Sanctions: Anyone who does not attend workshops or the Festival and does not communicate regularly, providing evidence of their activities and progress, will be removed from the apprenticeship or asked to repeat the year. Anyone who is removed from the apprenticeship on two occasions will not be accepted again.

Note: This apprenticeship is for personal development only. Apprentices study at their own pace. The amount and depth of work is self-directed. Guidance will be given on sources of information but handouts covering all topics may not be available. There is no accreditation from an academic body, certificate of attendance or examination process. The apprenticeship will NOT enable anyone to set up in private practice as a medical herbalist but may provide evidence which lead to certain exemptions from other herbal training. 

Contact: Anyone who is interested in applying for the apprenticeship should email sarah at headology dot co dot uk.


Wednesday, 30 August 2017

Haste to the Festival 8-10th September

All our energies are currently focused on the eighth Celebrating Herbs Festival to be held at Wynyards Farm, GL54 2JR from Friday 8th to Sunday 10th September. 

Following their recent exposure on BBC's Countryfile Summer Diaries on Wednesday 30 August, Bourton on the Water Men in Sheds will be joining the festival on Friday morning to help with any last minute preparations before we kick off with the Intensive, "Forgotten Herbs" with medical herbalist, Ali English from Lincolnshire at 2pm.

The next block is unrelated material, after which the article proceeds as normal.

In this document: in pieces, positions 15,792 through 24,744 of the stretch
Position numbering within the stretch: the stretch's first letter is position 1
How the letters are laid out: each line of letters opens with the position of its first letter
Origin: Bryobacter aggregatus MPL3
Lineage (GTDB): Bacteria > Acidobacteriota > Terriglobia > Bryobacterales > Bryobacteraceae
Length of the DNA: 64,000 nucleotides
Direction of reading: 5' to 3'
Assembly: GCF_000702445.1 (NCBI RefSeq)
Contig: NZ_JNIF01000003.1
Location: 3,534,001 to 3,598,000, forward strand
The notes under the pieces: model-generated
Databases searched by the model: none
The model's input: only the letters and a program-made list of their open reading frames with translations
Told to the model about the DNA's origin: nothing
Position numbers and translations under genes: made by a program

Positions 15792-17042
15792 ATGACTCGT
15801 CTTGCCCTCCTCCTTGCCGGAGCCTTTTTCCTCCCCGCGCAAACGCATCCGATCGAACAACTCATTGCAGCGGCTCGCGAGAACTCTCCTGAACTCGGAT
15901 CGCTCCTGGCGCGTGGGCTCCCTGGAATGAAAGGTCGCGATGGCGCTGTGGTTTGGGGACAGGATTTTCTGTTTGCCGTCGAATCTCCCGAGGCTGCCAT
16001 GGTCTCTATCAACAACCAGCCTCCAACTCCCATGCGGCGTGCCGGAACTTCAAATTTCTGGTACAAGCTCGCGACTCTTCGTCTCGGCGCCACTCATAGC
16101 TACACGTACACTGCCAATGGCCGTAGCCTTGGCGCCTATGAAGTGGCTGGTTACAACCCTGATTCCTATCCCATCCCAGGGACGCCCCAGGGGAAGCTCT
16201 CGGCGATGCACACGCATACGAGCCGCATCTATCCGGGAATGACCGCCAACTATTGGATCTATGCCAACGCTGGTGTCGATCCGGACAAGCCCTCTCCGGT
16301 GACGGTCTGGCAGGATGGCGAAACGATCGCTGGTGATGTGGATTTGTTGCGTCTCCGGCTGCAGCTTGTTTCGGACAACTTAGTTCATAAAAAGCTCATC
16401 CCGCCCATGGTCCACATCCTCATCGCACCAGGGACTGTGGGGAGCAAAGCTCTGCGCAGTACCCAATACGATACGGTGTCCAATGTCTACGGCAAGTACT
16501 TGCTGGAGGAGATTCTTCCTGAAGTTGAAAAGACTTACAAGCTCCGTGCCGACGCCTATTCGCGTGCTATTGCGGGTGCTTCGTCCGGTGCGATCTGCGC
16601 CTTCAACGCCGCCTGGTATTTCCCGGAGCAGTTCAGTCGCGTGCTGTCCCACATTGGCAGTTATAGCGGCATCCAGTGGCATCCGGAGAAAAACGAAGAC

Members of Sky Symphony Kite Display Team will be on hand throughout the festival to help children create their own kites and display their amazing talents in the Cotswold skies. 

The festival will comprise a variety of talks, workshops and herb walks. Internationally aclaimed herbalist, Anne McIntyre, will be joining us on Saturday afternoon to discover the herbs of the Sanctuary.

Saturday evening will be a lively occasion with an hour of Open Mic followed by the West Midlands band, Goodall.

This year we are introducing a new children's programme and we're delighted Bruce Lowe can join us for two drum workshops at 12.30pm each day.

Sunday's events will highlight more of our forgotten herbs and a history of magical herbs from the Greeks until present day with David Sutch. 

To see the full programme go to

During the festival I shall also be signing copies of my new herb book, Playing with Herbs . This is a culmination of the last fifteen years working with others who want to learn more about our wonderful plant allies.

More details about Playing with Herbs can be found here

Monday, 8 May 2017

What are you harvesting now?

Once again, a year is racing by and the fifth month already begun. If we turn away and blink, another plant has bloomed and disappeared while others stay with us for a longer duration.

I always think of May as the green month as there are so many different tones of a single colour. Each tree has its own particular shade building up a living palette amongst the landscape. In hedgerows, crabapple has thrown a white garment over her branches and the hawthorn blossom is glistening brightly against the vibrant leaves. We’re still waiting for elder and crampbark flowers but they will soon be here along with the blushing pink of dog rose.
For me, May heralds the urge to harvest. Plantain, cowslip and ground ivy from the fields, hawthorn blossom and leaf from the hedges, daisies from the garden lawn, fresh marjoram, lovage and mint for my cooking and ground ivy to dry for green powder. Errant nettles have been thrown on the compost to add nitrogen to next year’s soil but there may still be time for another harvest from the Sanctuary’s strongest gift.